China and Saudi Arabia’s $65 Billion Deal: Economic and Geopolitical Impacts
Saudi Arabian King Salman bin Abdulaziz Al Saud flew to Beijing last Thursday, March 16th, to deepen economic ties between the two powers. As Riyadh struggles to keep up with the ongoing slump in the oil market, King Salman and Crown Prince Mohammed bin Salman have launched a campaign to diversify the country’s oil-dependent economy. According to their “Vision 2030”, the three pillars of Saudi Arabia’s future success are its “status as the heart of the Arab and Islamic worlds”, its potential to become a global investment powerhouse, and its strategic location, which connects three continents. This visit was part of the king’s month-long Asian trip, which included visits to Malaysia, Japan, Indonesia, Brunei and the Maldives. The countries chosen for this trip are some of the fastest growing importers of Saudi oil, and are potential investors in the kingdom, and in Aramco.
Thursday’s visit concluded in the signing of deals worth $65 billion between the world’s largest oil exporter and the world’s second largest economy. The deals included a Memorandum of Understanding (MoU) between the giant state oil firm Saudi Aramco and China North Industries Group Corp (Norinco), to look into the construction of refining and chemical plants in China. Sinopec and Saudi Basic Industries Corp (SABIC), which already jointly operate a chemical complex in Tinajin, also agreed to develop petrochemical projects in both China and Saudi Arabia.
Stronger Saudi-China ties: How does China Benefit?
From an economic perspective, Saudi Arabia is a key location for China’s colossal One Belt One Road project. One Belt One Road is an ambitious initiative led by Chinese President Xi Jinping to build connectivity and cooperation between China and Eurasia. Saudi Arabia’s cultural, political and economic influence in the region will prove to be extremely useful for this project.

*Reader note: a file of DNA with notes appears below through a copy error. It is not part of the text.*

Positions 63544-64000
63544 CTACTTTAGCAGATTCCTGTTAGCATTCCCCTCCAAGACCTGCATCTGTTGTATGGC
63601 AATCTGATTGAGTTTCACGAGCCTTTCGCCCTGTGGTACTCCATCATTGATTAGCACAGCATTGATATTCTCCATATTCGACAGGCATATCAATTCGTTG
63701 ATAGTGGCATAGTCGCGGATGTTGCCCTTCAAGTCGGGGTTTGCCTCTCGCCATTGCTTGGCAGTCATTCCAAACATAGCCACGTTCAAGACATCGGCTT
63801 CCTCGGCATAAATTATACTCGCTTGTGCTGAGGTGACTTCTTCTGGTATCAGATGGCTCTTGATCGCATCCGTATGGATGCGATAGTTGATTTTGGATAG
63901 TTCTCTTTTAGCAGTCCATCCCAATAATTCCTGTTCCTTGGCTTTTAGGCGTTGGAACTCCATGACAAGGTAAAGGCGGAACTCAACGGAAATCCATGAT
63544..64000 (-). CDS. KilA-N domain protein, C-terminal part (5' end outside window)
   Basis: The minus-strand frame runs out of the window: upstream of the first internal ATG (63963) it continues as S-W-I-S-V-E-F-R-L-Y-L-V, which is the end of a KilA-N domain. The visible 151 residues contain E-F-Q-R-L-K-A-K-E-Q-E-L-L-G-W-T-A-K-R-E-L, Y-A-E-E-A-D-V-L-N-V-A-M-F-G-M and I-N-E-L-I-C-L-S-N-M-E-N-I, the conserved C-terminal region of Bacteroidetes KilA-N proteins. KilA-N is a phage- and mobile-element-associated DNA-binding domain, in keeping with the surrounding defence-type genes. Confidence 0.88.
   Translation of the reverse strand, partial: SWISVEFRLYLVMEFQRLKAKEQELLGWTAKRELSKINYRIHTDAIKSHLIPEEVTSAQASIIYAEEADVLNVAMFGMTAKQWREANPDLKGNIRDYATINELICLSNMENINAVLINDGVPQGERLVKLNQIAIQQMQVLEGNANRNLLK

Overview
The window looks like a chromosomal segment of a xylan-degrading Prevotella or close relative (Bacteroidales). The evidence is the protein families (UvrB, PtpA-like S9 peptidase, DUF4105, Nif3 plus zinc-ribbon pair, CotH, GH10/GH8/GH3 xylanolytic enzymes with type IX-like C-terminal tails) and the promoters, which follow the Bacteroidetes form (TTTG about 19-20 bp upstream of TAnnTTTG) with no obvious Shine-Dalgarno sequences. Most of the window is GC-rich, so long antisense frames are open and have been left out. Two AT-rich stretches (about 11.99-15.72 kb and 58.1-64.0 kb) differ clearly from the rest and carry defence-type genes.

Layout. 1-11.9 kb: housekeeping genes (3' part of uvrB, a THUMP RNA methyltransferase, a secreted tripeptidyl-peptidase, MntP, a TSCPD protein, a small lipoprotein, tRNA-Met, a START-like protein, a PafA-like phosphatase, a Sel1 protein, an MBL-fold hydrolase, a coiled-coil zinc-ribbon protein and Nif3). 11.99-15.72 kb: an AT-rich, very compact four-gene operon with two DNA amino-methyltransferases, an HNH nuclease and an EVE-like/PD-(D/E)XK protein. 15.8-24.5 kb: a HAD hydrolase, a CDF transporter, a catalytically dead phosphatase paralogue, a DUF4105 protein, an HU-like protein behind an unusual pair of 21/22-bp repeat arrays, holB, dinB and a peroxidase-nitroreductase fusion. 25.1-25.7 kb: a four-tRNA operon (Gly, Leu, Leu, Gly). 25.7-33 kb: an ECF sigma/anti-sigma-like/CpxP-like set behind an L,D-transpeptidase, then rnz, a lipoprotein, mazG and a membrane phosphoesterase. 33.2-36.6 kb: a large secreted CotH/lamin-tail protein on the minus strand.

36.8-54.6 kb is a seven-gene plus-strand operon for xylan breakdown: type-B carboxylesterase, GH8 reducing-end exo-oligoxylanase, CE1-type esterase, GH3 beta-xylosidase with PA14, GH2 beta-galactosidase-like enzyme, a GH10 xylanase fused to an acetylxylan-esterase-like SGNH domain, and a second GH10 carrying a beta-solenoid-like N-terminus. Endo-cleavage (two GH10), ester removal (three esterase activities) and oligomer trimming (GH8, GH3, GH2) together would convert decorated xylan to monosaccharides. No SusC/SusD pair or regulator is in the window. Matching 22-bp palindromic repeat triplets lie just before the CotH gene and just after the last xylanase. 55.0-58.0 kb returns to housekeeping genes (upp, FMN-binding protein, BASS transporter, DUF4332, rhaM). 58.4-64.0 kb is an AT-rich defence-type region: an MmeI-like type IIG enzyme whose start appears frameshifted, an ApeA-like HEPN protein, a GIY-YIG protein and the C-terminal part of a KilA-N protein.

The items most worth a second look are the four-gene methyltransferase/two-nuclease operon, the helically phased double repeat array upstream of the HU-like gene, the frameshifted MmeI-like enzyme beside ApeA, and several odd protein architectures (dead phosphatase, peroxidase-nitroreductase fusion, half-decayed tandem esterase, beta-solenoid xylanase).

China has historically not taken sides, and is usually considered an “honest broker” in the Middle East, as it does not have the baggage that the Europeans and Americans carry in the region. Xi stressed China’s position of political non-interference in the Middle East, and emphasized, “China and Muslim countries respect each other and have set an example of harmonious coexistence between civilizations”.
However, the country has been assuming a greater role in Middle Eastern conflicts recently. In the Syrian war in 2016, China backed Bashar al-Assad’s government, and enhanced military cooperation with the regime. Moreover, Xi indicated support for Yemen’s government in its fight against Iran-backed Houthi rebels on his visit to Saudi Arabia in January 2017.
As China’s oil-dependency on the Middle East and Africa has steadily increased, so has its willingness to engage with the region politically. For instance, in 2016, Beijing began constructing its first overseas military outpost, which is a naval base in Djibouti in the Horn of Africa. It also deployed thousands of peacekeepers to U.N. missions, including in oil-rich nations such as South Sudan.
Even King Salman hinted support of a stronger Chinese presence in the region through his statement following Thursday’s fruitful visit. Salman said, “Saudi Arabia is willing to work hard with China to promote global and regional peace, security and prosperity”. He added that he hoped China would expand its role in Middle Eastern affairs.
Chinese-Saudi ties are expected to deepen as Saudi Arabia faces strains with the USA, its greatest ally. However, China also has and wants to maintain close ties with Saudi Arabia’s archrival, Iran. Sunni-majority Saudi Arabia and Shia-majority Iran have clashed most recently during the Syrian war, when China supported Iran. Xi visited both Saudi Arabia and Iran in January last year.
Both China and Saudi Arabia will be careful not to upset long-standing allies while building their bilateral relationship. As the USA also focuses on bilateral ties during the Trump presidency, Saudi Arabia has the capacity to strategically build independent relationships with the world’s largest and second largest economies. Similarly, China must balance Iran and Saudi Arabia while maintaining strong bilateral ties with the USA, its largest trading partner.
Saudi Arabia crawled into 2017, with the IMF revising its economic growth projection from 2 percent to 0.4 percent this year. Stronger economic ties with China will ensure a market for its oil exports as well as a source of potential investments in the kingdom. As the largest importer of oil, China will benefit from guaranteed Saudi oil supply, in addition to the kingdom’s support for One Belt One Road. However, this relationship also has numerous geopolitical implications. It is important to analyze the kind of player China will be. Will it adopt the Western interventionist model, or will it use its power solely to advance economic interests? With Iran, the USA and Saudi Arabia watching, it’s China’s turn to play on the world stage.